Fatjona Mejdini, director of the SEE Observatory of the Global Initiative Against Transnational Organized Crime, GI-TOC, told BIRN that the situation in northern Serbia, with the presence of armed smuggling groups, is dangerous and should be addressed more effectively by Serbian authorities.
“I believe that corruption within Serbia’s police might help smugglers in obtaining arms and facilitate their operations,” said Mejdini.
“The smugglers are fighting for a market that has significantly expanded since 2022, and which continues to grow each day. Thus, the conflict between them has intensified and could further escalate. In this type of illegal business, arms are something that goes with it.”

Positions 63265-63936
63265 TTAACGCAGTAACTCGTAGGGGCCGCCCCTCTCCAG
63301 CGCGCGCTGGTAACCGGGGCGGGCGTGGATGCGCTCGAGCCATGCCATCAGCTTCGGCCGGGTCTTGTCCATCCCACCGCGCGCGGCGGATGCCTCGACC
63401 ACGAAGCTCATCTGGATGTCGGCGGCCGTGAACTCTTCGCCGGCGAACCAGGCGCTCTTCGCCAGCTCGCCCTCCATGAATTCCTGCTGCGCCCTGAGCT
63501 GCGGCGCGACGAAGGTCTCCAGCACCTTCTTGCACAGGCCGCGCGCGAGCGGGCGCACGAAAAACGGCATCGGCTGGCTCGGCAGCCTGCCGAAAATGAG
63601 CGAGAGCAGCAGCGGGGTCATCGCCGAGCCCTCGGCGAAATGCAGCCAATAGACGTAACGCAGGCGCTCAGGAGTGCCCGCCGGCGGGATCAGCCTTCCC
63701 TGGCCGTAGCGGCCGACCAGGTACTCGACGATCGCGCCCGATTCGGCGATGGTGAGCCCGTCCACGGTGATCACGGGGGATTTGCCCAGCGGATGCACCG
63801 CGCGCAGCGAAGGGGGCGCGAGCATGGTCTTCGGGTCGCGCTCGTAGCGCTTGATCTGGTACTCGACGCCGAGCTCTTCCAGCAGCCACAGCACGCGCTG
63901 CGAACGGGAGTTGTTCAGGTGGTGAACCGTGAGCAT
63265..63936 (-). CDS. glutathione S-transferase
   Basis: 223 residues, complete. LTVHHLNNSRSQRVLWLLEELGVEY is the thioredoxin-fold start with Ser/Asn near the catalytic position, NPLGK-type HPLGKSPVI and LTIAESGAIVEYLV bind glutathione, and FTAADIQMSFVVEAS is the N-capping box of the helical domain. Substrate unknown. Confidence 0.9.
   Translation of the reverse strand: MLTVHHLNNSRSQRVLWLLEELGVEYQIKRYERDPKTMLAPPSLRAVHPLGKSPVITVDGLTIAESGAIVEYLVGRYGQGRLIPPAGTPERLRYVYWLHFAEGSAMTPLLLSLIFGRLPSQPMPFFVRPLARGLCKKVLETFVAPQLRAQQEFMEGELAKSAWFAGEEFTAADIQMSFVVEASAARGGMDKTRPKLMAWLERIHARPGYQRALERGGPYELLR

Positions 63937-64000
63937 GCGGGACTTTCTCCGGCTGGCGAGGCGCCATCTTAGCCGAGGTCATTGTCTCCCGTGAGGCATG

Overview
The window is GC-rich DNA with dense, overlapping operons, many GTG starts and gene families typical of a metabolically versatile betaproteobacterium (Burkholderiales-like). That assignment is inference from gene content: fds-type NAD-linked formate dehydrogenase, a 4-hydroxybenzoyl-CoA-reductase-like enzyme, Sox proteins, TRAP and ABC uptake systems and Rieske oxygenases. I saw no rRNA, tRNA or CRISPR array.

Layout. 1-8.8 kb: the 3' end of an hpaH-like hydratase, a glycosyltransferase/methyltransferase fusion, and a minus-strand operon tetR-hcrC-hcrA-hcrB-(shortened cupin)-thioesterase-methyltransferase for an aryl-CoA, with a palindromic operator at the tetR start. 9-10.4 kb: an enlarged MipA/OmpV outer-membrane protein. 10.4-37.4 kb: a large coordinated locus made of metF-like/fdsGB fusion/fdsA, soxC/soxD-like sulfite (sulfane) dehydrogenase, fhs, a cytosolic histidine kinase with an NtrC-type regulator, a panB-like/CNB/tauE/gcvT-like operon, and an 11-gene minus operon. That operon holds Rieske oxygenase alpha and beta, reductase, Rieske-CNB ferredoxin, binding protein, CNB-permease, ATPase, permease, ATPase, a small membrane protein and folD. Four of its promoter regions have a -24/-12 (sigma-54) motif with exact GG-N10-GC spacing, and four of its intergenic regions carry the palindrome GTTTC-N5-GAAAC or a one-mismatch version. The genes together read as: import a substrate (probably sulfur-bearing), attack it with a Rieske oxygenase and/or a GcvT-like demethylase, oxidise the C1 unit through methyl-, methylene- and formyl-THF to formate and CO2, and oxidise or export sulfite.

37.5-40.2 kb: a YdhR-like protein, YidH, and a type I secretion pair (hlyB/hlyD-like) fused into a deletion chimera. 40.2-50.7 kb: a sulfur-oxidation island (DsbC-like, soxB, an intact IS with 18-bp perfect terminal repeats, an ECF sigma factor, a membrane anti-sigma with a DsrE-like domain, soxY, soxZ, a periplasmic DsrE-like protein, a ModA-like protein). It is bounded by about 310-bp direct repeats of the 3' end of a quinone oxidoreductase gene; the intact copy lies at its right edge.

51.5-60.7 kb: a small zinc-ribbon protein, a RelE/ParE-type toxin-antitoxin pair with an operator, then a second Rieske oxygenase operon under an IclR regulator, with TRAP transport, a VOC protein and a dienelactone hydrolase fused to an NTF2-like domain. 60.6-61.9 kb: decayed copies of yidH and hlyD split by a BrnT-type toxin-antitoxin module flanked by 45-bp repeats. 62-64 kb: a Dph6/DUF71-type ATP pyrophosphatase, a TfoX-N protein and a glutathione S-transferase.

Moroccans in ascendance
Bordering EU and Schengen zone members Croatia and Hungary, Serbia is a crucial transit country on the so-called Balkan route used by a large part of the migrants and refugees from the Middle East, Africa, and Asia trying to reach Western Europe.
Motivated by massive profits, people-smuggling gangs have each carved out their own territories in northern Serbia, particularly the area close to the Hungarian border.
Afghans and Moroccans are currently in the ascendance, edging out the Syrians who, according to BIRN’s sources on the ground, now have to pay a ‘cut’ to their rivals to operate freely.